Thinking about having your kid vaccinated for COVID-19? Canada’s top doctor answers your questions

Parenting

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COVID-19 vaccines are now available for children as young as six months old. And while some parents have been eager to get their children vaccinated, others have questions. We spoke to Dr. Theresa Tam, Canada’s Chief Public Health Officer and a pediatric infectious disease specialist, to ask her our most pressing questions about the vaccines.

Why should my child get the COVID-19 vaccine?

As the temperature drops, we are more likely to gather indoors, resulting in the increased spread of respiratory viruses, including COVID-19, influenza and respiratory syncytial virus (RSV). This has led to more children getting sick this fall, more overcrowded emergency rooms in many parts of the country, and regrettably, more hospital admissions for young children.

Parents want to do what they can to protect their children and avoid stressful trips to the emergency room. Getting your child vaccinated against COVID-19, as well as influenza, is an important step to help reduce your child’s risk of severe illness and hospitalization.

Since Omicron became the dominant variant of COVID-19, and is more transmissible, the number of children hospitalized and admitted to the ICU with COVID-19 has increased. This includes previously healthy children. Young children under five are also at a higher risk of serious complications from the flu because of their age, since their immune system is still building immunity to fight off serious infections. Vaccines work by training the immune system to recognize the targeted virus and create antibodies to fight off future infection.

While most young children will have mild or no symptoms from COVID-19, some can become severely ill and the long-term effects of infection are not yet known. In addition to staying up to date with recommended vaccinations, we can add layers of protection against COVID-19, such as staying home when sick, wearing a well-fitted mask in crowded places and frequent hand washing. These layers can also help protect against other respiratory illnesses and are most effective when they are all being used. This is similar to using different layers of clothing in the winter, such as hats, scarves and mitts, to protect us from the cold.

Why did the vaccine for COVID-19 take so long to be authorized for the youngest of children?

Safety is always the first priority when a vaccine or drug is authorized for use in children. Vaccines for children were authorized based on their ability to generate an immune response in the body and after meeting high standards of safety as determined by Health Canada. This includes real-world safety monitoring of the vaccines among youth and adults, with billions of doses of the mRNA vaccines administered worldwide. Pediatric vaccines had to undergo specific studies in various age groups to determine the dosage, along with monitoring for safety concerns. In Canada, there has been high uptake of COVID-19 vaccines among those 12 years of age or older, and more than three million children and youth have completed their primary vaccination series.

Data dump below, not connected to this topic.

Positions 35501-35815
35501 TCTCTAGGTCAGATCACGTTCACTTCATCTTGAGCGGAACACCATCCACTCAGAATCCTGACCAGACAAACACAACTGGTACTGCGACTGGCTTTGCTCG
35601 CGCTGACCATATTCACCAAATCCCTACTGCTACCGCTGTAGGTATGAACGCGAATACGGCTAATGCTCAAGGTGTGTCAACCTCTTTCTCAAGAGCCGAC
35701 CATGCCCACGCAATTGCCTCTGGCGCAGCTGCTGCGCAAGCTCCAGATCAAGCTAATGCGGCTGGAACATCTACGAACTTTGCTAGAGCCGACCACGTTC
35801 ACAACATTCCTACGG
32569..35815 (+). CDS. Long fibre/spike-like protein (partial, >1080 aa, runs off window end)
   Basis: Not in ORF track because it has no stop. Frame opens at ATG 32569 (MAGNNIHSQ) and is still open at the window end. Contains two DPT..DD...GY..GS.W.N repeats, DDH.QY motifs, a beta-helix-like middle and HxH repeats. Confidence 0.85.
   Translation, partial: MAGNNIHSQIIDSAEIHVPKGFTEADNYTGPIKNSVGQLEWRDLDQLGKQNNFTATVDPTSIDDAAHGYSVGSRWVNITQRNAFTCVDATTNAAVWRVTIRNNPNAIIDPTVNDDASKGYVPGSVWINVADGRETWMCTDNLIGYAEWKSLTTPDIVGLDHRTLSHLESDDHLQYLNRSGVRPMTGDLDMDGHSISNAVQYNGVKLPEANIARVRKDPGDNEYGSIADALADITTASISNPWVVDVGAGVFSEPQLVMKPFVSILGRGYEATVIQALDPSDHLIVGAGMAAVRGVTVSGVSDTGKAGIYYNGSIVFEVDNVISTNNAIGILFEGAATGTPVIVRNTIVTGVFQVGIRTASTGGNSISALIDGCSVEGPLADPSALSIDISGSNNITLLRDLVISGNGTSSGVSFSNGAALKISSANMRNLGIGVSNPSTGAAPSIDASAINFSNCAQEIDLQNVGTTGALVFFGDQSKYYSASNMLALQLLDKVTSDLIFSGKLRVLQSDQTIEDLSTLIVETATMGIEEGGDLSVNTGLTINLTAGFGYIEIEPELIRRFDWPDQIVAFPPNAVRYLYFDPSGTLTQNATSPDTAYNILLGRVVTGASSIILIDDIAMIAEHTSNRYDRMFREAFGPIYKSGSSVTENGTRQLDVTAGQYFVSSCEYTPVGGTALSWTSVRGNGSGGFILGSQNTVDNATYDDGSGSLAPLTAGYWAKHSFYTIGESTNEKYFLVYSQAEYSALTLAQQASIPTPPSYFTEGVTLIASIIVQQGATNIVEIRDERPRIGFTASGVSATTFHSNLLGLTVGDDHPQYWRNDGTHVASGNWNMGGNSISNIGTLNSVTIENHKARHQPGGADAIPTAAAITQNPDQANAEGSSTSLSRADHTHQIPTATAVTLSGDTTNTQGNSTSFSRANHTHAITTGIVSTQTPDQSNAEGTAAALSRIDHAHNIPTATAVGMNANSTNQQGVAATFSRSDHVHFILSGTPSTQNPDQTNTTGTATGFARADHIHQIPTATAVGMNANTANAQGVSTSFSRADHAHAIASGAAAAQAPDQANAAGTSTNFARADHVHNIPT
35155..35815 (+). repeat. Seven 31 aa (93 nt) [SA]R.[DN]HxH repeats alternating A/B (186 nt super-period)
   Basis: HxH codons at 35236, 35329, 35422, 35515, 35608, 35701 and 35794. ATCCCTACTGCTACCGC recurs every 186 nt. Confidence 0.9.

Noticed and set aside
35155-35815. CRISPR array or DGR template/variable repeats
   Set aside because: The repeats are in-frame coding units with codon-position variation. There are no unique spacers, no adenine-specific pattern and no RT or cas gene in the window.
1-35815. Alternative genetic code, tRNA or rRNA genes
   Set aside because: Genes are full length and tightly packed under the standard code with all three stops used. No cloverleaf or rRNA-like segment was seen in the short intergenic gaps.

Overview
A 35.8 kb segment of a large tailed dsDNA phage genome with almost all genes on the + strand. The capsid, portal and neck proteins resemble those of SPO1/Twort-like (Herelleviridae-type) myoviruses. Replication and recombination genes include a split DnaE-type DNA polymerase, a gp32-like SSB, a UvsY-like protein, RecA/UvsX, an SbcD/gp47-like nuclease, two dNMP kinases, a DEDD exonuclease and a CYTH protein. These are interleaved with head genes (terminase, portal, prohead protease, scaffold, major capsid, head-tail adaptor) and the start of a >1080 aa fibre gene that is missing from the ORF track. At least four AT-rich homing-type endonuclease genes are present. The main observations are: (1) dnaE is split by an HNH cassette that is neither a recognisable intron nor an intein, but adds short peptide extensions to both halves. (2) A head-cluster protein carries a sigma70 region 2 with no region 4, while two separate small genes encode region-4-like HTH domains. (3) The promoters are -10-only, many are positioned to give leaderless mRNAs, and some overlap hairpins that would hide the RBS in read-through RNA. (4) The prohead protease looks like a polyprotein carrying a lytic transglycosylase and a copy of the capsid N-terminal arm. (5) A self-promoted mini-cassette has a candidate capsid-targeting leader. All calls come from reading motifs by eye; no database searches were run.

How do the dose and schedule of the pediatric COVID-19 vaccines compare to older age groups?

Young children under five years of age are given a different formulation of the same type of mRNA vaccines used in other age groups and will receive a smaller dose than older children, teenagers and adults. Depending on the product, they will receive two or three doses at least eight weeks apart. Children with certain medical conditions or taking certain medications that put them at higher risk for serious outcomes from COVID-19 may need to use a different schedule, as their immune responses to the vaccines may be lower. Your health care provider will recommend the appropriate dose and schedule for your child. 

Booster doses are authorized and now available for children and teenagers five to 17 years of age and are strongly recommended for those with underlying medical conditions that place them at high risk for severe illness from COVID-19. Six months is recommended between the primary series and the booster dose. Booster doses are not authorized for children less than five years of age at this time.

What side effects could my child have from the vaccine, and how do I manage them?

Millions of children have safely received the COVID-19 vaccines around the world. In Canada and internationally, side effects are regularly monitored and serious reactions to the COVID-19 vaccine in children have been very rare. No new safety signals have been reported after administration of more than 1.5 million doses globally of mRNA COVID-19 vaccines in the six-month to four years of age group.